By 2005, MiniDisc’s star was very much in the descendent. It didn’t make it as a serious audiophile format until right at the end of its working life, whilst its portable prowess was becoming increasingly eroded by the MP3 boom, and then Apple’s iPod which launched in 2003. Indeed, it was this product which finally put paid to the format; it could carry hundreds of albums and/or store uncompressed music. Factor in a vast supply of free music (albeit illegal!) from Napster in the early part of the last decade and it was curtains for the MiniDisc.
With 22 million units sold, the format was never a failure, but nor was it the stellar success that Sony had hoped, especially outside its native Japan. The reason was that the format always seemed to be just behind the curve – the early portables were a touch too big and crude sounding, whereas the later machines were great to use, beautifully built and packed with features yet still couldn’t compete with the flexibility of Apple’s new wonder gadget. Sony tried mightily hard to play catch-up, but events beyond its control such as the stratospheric rise of downloadable music frustrated their efforts. It’s fair to say that MP3 speared MiniDisc, with the iPod as its poison tip.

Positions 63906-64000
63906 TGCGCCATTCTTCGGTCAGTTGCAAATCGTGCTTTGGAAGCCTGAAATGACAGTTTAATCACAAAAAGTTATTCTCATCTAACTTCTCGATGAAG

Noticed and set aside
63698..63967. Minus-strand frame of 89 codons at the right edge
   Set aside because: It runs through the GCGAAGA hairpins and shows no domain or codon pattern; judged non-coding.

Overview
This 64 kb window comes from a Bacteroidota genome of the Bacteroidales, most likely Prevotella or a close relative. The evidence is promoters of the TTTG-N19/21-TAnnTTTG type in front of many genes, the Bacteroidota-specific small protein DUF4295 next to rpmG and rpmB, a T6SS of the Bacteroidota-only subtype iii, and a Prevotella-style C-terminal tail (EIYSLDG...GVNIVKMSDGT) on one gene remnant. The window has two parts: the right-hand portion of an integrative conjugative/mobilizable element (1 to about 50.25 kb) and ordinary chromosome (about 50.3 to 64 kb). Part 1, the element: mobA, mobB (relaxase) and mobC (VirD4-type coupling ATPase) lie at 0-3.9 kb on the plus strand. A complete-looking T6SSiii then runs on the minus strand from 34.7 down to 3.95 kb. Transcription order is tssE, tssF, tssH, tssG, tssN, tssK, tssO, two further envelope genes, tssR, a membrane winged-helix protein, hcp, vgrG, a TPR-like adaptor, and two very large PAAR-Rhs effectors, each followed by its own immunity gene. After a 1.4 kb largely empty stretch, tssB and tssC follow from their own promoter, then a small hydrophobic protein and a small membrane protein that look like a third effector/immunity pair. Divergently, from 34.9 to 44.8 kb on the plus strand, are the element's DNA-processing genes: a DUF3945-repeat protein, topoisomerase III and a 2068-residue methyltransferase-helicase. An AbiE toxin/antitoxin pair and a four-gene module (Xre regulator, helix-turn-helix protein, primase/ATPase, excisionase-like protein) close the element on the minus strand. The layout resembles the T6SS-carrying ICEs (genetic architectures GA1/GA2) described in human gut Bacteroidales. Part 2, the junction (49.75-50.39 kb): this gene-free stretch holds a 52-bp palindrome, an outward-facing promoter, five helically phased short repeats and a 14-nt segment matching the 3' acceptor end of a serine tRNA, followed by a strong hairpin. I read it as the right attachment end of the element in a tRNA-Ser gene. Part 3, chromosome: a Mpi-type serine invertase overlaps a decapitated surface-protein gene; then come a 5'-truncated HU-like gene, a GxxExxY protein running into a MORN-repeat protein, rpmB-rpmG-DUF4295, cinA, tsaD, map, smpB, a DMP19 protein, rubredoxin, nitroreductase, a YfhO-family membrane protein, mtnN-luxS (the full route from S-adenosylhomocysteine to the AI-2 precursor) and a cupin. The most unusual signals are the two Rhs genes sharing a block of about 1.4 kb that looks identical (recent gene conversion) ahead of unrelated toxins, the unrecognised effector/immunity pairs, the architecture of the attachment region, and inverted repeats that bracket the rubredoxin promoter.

For this writer, MiniDisc was the last hurrah of Sony’s heroic age – when the dynamism of its founder Akio Morita ruled the consumer electronics world. It was a time when Sony was driven by engineering purity rather than sales and marketing common sense. From the mid nineteen sixties to the mid nineties, the company came up with countless new technologies which were immensely expensive to research, develop, manufacture and market. They did so because they could; if something didn’t catch on, Sony just moved on and tried again. At the same time, almost all their rivals followed meekly behind, making lowest common denominator products that were as risk-free as they were uninspiring. As the last surviving product from Sony’s belle époque, MiniDisc is a reminder of better times, so it’s all the more sad to see it go.
A single 2.5″ square 140MB MD holds a CD’s worth of music, compressed by a factor of five by Sony’s Adaptive TRansform Acoustic Coding system (ATRAC). This is a perceptual coding system, a data reduction technique that attempts to encode only the information audible to the human perceptual system. The system was improved immensely since the first Sony MZ-1 MiniDisc recorder. ATRAC 1 was noisy, with obvious compression and lossy artefacts. ATRAC 2 greatly improved on this, taking away all those strange whistles and chirps, but was hardly a satisfying listen. ATRAC 3 improved to 24/16bits for word and coefficiency length (previously, it had been entirely 16bit), whereas 3.5 added an input width of 20bits. In truth, this is the first truly listenable incarnation of the codec, and on the high end machines didn’t sound half bad. It wasn’t until ATRAC 4 arrived that MD became a consistently good sounding format – thanks to processing entirely in 24-bits with an input width of 20-bits. ATRAC 4.5 arrived on the high end MDS-JA50ES, and then ATRAC DSP Type-R, which offered a slightly cleaner treble and more air and space on the magnificent MDS-JA555ES.